03/07/18 — Former chief master sergeant sentenced to up to six years in drunk driving death

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Former chief master sergeant sentenced to up to six years in drunk driving death

By Melody Brown-Peyton
Published in News on March 7, 2018 1:47 PM


Hector Soler, left, appears in Wayne County Superior Court with his attorney Wednesday.


A Superior Court judge sentenced Hector Soler, a former Air Force chief master sergeant, Wednesday to serve up to six years in prison for a drunken-driving crash that killed a 17-year-old in 2016.

Soler, 50, who appeared calm in a Wayne County courtroom Wednesday morning, pleaded guilty to felony death by motor vehicle, felony serious injury by motor vehicle and misdemeanor driving while impaired.

Superior Court Judge William Bland then sentenced Soler to serve four to six years in prison, stemming from the Dec. 10, 2016, drunken-driving crash that claimed the life of Johny Watson.

As part of the sentencing, Bland also ruled that Soler receive substance abuse counseling. 

During the court hearing, Watson's family was seated in the front row of the courtroom. Family members cried as District Attorney Davis Weddle detailed the events surrounding the deadly crash.

On the night of Dec. 10, Soler, after leaving Seymour Johnson Air Force Base where he was assigned as the senior enlisted member of the 4th Security Forces Squadron, crashed into the back of Watson's Jeep at 70 mph, on South George Street near Carver Boulevard, in a 35 mph zone, in Goldsboro.

The crash launched Watson's Jeep 159 feet into a utility pole, resulting in Watson suffering from severe injuries.

Watson was taken to Wayne UNC Health Care with severe head injuries and then flown to Vidant Medical Center in Greenville. There, the 17-year-old underwent emergency surgery and was put into a medically induced coma.

Watson died Dec. 15, 2016, five days after the crash.

Two alcohol breath tests given to Soler at the Wayne County Jail more than two hours after the wreck showed his blood alcohol content registering at 0.16, court records show. After Watson's death, Soler, with his attorney present, turned himself in at the Wayne County Magistrate's Office.

Before Soler was sentenced Wednesday, he addressed Watson's family.

"To the Watson family, I'm so sorry for my actions on that night," Soler said. "I wish I could go back in time to make it all go away.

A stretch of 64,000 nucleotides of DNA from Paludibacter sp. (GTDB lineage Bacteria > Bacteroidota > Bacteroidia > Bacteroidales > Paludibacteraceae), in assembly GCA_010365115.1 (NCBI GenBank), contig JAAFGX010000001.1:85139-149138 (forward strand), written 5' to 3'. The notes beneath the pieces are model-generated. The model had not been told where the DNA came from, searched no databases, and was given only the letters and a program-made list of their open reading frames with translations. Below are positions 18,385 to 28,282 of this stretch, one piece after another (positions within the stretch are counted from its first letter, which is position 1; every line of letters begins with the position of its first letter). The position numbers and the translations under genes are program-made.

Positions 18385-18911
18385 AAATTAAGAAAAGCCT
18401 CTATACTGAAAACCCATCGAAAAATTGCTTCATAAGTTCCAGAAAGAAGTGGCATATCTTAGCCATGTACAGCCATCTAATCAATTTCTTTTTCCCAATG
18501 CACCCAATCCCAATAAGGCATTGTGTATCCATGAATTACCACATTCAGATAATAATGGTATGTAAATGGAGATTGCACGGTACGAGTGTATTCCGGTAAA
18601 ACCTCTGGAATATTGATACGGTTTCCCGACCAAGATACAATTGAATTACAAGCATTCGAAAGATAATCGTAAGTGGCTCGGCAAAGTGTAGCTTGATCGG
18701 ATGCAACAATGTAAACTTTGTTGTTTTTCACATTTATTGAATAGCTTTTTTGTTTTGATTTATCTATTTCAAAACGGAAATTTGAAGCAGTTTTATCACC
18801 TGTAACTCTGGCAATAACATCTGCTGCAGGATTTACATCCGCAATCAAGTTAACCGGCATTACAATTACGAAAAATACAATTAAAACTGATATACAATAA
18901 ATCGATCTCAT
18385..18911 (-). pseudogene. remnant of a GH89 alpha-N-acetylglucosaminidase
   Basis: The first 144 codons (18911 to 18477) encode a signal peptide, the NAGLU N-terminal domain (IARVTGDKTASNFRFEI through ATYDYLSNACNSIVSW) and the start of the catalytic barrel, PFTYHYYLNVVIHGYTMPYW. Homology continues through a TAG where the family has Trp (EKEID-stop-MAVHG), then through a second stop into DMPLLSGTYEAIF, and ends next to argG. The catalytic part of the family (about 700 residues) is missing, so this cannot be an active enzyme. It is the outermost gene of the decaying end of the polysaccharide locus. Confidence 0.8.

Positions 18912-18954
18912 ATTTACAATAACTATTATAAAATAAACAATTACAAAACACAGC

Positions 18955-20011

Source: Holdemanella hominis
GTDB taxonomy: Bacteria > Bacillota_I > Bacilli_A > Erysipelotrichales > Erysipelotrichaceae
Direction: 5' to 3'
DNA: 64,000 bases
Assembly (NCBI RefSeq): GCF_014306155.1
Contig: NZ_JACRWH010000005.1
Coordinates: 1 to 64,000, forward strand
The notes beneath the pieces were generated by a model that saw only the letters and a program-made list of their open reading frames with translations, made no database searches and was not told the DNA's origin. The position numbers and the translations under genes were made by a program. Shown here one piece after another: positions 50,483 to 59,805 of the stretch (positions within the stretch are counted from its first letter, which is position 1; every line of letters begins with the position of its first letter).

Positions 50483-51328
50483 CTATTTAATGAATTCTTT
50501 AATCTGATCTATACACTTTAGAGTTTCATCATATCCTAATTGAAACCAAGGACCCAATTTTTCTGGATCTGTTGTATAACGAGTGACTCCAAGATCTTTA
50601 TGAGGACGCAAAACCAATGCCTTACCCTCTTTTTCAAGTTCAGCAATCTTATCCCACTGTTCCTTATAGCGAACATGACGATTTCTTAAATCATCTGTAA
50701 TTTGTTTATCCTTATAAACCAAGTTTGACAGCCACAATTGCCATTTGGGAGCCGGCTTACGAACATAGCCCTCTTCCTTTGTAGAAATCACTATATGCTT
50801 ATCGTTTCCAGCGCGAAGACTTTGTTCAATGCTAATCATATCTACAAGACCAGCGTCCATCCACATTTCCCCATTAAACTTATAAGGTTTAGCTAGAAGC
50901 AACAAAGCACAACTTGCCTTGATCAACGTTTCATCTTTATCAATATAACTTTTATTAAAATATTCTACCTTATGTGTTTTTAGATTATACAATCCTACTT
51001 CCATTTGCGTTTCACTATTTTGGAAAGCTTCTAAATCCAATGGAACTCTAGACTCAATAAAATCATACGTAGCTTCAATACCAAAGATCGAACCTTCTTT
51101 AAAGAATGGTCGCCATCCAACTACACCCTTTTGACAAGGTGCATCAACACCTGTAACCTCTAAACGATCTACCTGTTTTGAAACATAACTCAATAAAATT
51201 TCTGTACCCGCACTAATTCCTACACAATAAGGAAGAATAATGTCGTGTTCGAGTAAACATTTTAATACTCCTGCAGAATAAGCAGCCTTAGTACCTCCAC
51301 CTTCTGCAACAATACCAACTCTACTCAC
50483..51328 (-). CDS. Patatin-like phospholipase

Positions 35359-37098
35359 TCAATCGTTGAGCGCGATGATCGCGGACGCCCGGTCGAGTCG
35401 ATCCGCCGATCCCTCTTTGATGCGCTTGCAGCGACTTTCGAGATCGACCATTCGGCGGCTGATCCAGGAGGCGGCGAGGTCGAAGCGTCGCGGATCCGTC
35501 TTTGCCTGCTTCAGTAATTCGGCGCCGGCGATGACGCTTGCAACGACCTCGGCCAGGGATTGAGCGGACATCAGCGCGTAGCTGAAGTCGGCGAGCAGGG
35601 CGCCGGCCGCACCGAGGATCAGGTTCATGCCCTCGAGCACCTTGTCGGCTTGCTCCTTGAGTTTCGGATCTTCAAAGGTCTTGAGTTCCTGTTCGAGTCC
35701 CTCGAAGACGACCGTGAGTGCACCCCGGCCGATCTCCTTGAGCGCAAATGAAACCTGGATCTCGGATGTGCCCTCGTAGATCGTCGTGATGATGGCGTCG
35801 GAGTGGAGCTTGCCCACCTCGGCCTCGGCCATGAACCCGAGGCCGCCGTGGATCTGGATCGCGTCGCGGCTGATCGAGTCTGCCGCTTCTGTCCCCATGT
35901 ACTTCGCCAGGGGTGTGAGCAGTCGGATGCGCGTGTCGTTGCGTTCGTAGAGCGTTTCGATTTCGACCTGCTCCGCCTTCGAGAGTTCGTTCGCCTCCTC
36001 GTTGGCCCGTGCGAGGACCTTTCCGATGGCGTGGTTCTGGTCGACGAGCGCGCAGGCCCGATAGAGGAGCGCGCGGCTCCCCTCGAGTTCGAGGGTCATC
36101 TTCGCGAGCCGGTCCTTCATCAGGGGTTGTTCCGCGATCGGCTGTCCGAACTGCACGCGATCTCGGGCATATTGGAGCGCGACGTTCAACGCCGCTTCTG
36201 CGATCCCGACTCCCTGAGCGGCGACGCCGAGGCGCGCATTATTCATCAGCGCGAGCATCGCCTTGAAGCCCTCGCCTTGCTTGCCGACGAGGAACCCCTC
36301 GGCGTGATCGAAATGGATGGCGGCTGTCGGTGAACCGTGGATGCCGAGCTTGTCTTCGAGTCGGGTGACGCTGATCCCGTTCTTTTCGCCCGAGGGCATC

"There has not been a day that goes by that I have not prayed for the soul of Johny, and pray that God gives you strength to move forward.

"I just need for you to understand that I'm sorry for my actions."

Mary Watson, Johny Watson's grandmother, also read a statement on behalf of the family. In tears, she talked about the pain and loss the family has suffered, since the fatal wreck.

"We were awoken by the phone ringing stating that Johny had been in a wreck," she said. "We are thinking along the way that he had broken arms, broken legs and bruises. I prayed that he would be OK as we drove to Greenville. As we arrive at the hospital, they take us to a room and a doctor comes in and tells us that Johny is brain dead.

"We were all in shock."

Watson recounted how she wrapped Johny's parents in her arms to comfort and protect them from what was happening.

"We had to go to the funeral home and make arrangements for our 17-year-old grandson," she said. "No parent should have to do this." 

Watson also talked about the last trip she took to the beach with her grandson.

"We sat on the beach, we laughed, we talked," she said. "These are times that we, as a family, will never get back. His death has put a hole in all of us that will never be filled." 

After the court proceeding, family members said Soler's sentencing failed to bring closure. They also said there is no way to heal from such a tragedy.

Prior to the deadly crash, Soler was the highest-ranking enlisted person assigned to the 4th Security Forces squadron -- essentially the base's law enforcement body -- where he was in charge of 230 military personnel.

He was temporarily reassigned to another squadron and was allowed to retire at a reduced rank -- senior master sergeant -- on Aug. 1, 2017.

Soler enlisted in the Air Force in 1987 and was stationed in Goldsboro starting July 2015. Soler was previously assigned to duty stations in Japan, New Jersey, Turkey, Virginia, Arizona, New York and Texas.


Former U.S. Air Force Chief Master Sgt. Hector Soler will serve up to six years in prison for the 2016 drunk driving death of 17-year-old Johny Watson.

Judge William Bland handed down the sentence of 51 to 74 months in Wayne County Superior Court Wednesday, after Soler pled guilty to the charges of death by motor vehicle and driving while intoxicated.

Watson died several days after the Dec. 10, 2016, wreck in which Soler, after leaving Seymour Johnson Air Force Base where he was assigned as the senior enlisted member of the 4th Security Forces Squadron, crashed into the back of Watson's Jeep on South George Street in Goldsboro.

Court records show that Soler's blood alcohol content registered twice at 0.16 when tested just hours after the wreck.

Before the judge handed down the sentence, Soler addressed Watson's family.

"I'm so sorry for my actions that night," Soler said. "I'm sorry for the pain that I have caused you."

During the sentencing hearing, Mary Watson spoke of the pain that her family has suffered following the tragic loss of her grandson.

"We had to make a decision that no parent should ever have to make," she said. "Johny was a good kid and you have taken that away from us."